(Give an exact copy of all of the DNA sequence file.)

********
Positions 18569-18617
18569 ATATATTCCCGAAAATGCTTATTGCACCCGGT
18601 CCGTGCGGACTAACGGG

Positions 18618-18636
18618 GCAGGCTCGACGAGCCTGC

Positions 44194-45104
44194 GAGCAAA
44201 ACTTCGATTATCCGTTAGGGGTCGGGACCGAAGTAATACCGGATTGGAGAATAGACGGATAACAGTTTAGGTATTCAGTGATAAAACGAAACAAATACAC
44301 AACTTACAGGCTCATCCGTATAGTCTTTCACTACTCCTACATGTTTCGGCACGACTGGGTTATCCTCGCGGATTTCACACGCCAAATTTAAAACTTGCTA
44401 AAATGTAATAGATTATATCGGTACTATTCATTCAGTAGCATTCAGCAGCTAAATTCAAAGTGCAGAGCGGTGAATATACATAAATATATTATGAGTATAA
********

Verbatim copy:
Positions 18569-18617
18569 ATATATTCCCGAAAATGCTTATTGCACCCGGT
18601 CCGTGCGGACTAACGGG

Positions 18618-18636
18618 GCAGGCTCGACGAGCCTGC

Positions 44194-45104
44194 GAGCAAA
44201 ACTTCGATTATCCGTTAGGGGTCGGGACCGAAGTAATACCGGATTGGAGAATAGACGGATAACAGTTTAGGTATTCAGTGATAAAACGAAACAAATACAC
44301 AACTTACAGGCTCATCCGTATAGTCTTTCACTACTCCTACATGTTTCGGCACGACTGGGTTATCCTCGCGGATTTCACACGCCAAATTTAAAACTTGCTA
44401 AAATGTAATAGATTATATCGGTACTATTCATTCAGTAGCATTCAGCAGCTAAATTCAAAGTGCAGAGCGGTGAATATACATAAATATATTATGAGTATAA